As Mayor of Tower Hamlets, one of the most ethnically diverse places in the country, I am particularly concerned about the disproportionate impact the coronavirus seems to be having on my BAME residents. Queen Mary University, which is based in Tower Hamlets, has analysed data from local GPs. These show that, when adjusted for age, the rate of suspected or confirmed Covid-19 is 1.9 times higher in our South Asian population and 1.6 higher in our black population than in our white population. These aren’t just statistics. They represent family members, neighbours and colleagues. I have represented this community for over 30 years and it’s personally devastating to see this impact.
It is, of course, a national issue too. The figures show that 35 per cent of coronavirus patients in critical care beds are from ethnic minority backgrounds while the UK’s BAME population is just 14 per cent. The situation among NHS staff is even more severe – over 60 per cent of those who’ve died have been from BAME groups. Millions of BAME people across the country are living with the fear that they and their families are potentially more susceptible to the effects of Covid-19 than others.
The government’s response to this situation has been disappointing. BAME communities deserve far more than an inquiry that kicks the issue into the long grass. If the government expects people to go back to work, it must also accept that we need to protect those most at risk. Having been too slow to wake up to the threat facing care homes, it must not make the same mistake by waiting for report that won’t appear for months. This is, literally, a matter of life and death.
It is true that BAME residents are more likely to be in the kind of frontline jobs, such as with the NHS, that exposes them to the virus. At the same time, pre-existing health inequalities resulting in underlying health conditions can mean the virus having a disproportionate impact on these groups. We are told that the virus does not discriminate, but looking into these figures highlights that it’s about race and it’s about class. That’s something we can’t be shy about addressing. It means looking into what lies behind the statistics.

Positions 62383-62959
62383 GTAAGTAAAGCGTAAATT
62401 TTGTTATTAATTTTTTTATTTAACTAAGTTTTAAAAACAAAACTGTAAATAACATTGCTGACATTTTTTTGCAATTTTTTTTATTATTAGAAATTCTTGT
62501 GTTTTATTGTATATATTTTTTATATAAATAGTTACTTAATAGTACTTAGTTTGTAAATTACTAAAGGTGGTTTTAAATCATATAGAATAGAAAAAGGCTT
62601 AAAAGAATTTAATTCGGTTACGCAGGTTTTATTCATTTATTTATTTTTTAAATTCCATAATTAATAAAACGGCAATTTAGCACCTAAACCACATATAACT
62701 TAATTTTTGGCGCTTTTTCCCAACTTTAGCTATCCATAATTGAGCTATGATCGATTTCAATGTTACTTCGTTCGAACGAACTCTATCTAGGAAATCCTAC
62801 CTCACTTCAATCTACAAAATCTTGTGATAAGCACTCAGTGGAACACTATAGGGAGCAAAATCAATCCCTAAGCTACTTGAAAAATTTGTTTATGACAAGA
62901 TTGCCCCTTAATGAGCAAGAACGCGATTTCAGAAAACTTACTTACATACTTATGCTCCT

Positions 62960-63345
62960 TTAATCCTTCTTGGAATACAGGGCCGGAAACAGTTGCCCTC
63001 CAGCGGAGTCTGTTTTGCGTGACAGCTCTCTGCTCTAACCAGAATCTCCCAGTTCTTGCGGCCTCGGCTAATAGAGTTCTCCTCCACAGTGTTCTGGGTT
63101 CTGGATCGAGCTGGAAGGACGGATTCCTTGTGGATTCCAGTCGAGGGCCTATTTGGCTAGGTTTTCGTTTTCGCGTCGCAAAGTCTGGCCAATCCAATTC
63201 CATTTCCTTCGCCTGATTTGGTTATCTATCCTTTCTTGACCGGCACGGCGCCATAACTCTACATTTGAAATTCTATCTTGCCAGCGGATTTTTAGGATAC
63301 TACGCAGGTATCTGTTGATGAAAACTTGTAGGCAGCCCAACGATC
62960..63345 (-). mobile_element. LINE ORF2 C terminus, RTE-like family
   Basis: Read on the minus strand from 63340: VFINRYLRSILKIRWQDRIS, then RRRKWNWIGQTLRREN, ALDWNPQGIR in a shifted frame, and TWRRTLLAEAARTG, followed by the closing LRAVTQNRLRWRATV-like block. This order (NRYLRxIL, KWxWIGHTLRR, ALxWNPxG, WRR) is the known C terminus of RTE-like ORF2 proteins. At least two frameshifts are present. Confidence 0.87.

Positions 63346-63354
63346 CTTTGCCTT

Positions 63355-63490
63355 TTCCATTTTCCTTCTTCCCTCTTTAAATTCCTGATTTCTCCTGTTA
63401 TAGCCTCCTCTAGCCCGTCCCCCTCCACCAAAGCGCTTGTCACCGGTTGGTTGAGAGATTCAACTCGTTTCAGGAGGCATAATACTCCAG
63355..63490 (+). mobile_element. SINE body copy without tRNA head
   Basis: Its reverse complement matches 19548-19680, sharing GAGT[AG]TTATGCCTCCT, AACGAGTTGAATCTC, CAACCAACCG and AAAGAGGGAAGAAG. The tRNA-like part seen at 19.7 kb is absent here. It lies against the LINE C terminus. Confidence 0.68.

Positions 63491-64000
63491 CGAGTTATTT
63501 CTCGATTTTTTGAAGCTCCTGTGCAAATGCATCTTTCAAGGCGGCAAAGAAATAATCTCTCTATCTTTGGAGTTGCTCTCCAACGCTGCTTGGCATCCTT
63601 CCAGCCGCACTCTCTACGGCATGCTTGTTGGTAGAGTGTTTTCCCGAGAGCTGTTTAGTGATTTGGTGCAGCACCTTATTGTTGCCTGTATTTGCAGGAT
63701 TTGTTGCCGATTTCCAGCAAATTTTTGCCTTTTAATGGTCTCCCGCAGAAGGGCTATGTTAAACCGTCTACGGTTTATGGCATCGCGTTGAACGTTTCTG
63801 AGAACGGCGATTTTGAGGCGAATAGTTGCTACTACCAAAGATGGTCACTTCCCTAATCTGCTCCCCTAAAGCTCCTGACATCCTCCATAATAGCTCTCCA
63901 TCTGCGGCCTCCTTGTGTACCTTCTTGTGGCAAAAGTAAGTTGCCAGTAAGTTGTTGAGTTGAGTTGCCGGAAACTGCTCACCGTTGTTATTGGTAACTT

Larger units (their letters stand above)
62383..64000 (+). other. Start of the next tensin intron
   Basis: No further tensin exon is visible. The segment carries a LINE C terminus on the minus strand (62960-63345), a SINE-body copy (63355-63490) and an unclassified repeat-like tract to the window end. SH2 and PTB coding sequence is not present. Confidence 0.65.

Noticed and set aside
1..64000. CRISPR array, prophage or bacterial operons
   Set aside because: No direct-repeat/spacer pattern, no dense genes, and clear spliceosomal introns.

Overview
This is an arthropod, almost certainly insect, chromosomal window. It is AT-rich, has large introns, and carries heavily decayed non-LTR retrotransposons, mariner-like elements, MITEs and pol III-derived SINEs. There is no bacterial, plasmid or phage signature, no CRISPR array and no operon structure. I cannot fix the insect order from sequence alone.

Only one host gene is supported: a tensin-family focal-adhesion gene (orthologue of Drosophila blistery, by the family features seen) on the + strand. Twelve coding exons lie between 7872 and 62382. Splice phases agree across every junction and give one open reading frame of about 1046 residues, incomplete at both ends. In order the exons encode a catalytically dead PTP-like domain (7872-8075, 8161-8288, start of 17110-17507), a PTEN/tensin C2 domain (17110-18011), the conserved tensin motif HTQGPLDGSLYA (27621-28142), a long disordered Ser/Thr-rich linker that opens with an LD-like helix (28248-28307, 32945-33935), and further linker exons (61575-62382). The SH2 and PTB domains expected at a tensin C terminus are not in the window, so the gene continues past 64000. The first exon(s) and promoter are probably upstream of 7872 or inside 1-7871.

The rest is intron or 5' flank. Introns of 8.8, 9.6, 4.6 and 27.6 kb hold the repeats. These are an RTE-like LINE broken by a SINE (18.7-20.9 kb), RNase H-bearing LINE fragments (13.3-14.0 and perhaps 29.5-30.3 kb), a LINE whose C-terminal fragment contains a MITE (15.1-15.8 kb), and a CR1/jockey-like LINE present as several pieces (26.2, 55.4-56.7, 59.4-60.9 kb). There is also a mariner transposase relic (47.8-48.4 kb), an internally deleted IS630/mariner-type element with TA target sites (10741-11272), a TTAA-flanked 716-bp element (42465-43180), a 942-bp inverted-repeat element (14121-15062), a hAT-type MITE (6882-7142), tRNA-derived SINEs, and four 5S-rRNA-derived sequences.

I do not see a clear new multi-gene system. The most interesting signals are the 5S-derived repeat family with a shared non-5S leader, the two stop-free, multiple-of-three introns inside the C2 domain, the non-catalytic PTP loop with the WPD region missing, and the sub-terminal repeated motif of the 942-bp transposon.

We will be working in partnership with Queen Mary as more findings emerge, and will continue to press the government on its response to the pandemic. I’m pleased that the new Labour leader, Keir Starmer, has asked Baroness Doreen Lawrence to look into this matter in her role as race relations advisor.
London’s councils understand the challenges our communities face and have been stepping in accordingly. In Tower Hamlets, we’ve done a lot of work locally to ensure that communications reach residents whose first language is not English, for example by launching a Bengali language e-newsletter, producing advice videos in various languages and translating Public Heath England adverts and advice. I have urged government to do more around this – it can’t be right that some people are excluded at a time when information about the virus is key.
We’ve also worked with our diverse voluntary and community sector, which can reach people government initiatives simply can’t. We were told government would do whatever is necessary to support local government. Since then, it has rowed back on that commitment. Such signals from government concern me and we need to ensure that it listens. The disproportionate effect of the pandemic on our BAME residents can’t be swept under the carpet. We need to make sure the next steps towards recovery are taken together and don’t leave anyone behind.
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